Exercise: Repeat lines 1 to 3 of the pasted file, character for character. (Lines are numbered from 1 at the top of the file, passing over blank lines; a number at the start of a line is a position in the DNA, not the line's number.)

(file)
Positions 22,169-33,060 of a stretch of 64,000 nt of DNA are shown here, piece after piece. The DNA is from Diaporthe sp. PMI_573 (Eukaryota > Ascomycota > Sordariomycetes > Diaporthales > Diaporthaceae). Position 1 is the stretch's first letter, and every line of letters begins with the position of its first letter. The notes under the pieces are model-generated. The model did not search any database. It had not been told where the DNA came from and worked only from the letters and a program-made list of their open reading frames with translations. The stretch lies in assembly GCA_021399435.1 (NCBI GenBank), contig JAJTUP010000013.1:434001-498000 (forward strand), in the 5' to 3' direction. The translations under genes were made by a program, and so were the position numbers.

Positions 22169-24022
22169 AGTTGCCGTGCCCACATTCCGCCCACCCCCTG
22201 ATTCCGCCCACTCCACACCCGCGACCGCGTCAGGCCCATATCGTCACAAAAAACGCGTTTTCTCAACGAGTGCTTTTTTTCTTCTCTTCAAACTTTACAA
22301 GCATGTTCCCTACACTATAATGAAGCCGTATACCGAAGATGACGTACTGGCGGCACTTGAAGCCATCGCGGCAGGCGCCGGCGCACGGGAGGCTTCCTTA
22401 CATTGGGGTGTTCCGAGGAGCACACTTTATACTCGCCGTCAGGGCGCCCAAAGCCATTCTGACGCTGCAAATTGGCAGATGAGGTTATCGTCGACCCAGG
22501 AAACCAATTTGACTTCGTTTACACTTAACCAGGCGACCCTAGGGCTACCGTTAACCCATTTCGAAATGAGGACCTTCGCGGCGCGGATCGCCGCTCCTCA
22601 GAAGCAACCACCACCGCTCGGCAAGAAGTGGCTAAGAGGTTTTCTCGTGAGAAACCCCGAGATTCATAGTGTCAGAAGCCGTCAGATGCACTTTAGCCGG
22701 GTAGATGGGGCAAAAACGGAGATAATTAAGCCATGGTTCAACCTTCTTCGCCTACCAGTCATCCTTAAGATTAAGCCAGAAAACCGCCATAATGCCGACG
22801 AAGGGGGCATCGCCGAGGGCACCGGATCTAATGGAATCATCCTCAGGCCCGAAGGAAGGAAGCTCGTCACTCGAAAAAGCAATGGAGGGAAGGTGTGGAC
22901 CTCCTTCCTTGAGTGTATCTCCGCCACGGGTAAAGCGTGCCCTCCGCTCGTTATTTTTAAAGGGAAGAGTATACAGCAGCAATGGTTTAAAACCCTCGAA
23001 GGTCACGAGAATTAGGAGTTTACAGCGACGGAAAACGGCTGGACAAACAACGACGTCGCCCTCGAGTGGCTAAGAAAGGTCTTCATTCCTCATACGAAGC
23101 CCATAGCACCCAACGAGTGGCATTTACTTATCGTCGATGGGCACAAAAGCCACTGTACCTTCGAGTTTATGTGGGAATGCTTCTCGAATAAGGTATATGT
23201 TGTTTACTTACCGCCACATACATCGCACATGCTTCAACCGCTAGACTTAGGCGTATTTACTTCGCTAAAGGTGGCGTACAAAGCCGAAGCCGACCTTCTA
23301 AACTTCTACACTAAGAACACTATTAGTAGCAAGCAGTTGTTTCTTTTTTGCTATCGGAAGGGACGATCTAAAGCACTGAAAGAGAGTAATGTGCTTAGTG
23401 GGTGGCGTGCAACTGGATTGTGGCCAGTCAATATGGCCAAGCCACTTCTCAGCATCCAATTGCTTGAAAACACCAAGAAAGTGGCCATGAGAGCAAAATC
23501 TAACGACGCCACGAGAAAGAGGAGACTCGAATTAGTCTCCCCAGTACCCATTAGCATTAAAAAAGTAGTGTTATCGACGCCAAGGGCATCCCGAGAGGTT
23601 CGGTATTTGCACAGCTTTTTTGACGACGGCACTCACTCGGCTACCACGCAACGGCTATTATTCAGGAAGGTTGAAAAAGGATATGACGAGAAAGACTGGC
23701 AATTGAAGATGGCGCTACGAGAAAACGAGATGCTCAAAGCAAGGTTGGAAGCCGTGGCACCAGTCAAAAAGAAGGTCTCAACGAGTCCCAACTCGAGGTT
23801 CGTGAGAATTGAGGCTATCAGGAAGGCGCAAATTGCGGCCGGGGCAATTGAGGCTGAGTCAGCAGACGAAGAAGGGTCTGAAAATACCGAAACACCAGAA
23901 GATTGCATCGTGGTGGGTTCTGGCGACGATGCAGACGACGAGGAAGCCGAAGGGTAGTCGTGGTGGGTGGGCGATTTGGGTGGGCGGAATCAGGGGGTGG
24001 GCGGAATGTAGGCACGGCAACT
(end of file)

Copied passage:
Positions 22,169-33,060 of a stretch of 64,000 nt of DNA are shown here, piece after piece. The DNA is from Diaporthe sp. PMI_573 (Eukaryota > Ascomycota > Sordariomycetes > Diaporthales > Diaporthaceae). Position 1 is the stretch's first letter, and every line of letters begins with the position of its first letter. The notes under the pieces are model-generated. The model did not search any database. It had not been told where the DNA came from and worked only from the letters and a program-made list of their open reading frames with translations. The stretch lies in assembly GCA_021399435.1 (NCBI GenBank), contig JAJTUP010000013.1:434001-498000 (forward strand), in the 5' to 3' direction. The translations under genes were made by a program, and so were the position numbers.

Positions 22169-24022
22169 AGTTGCCGTGCCCACATTCCGCCCACCCCCTG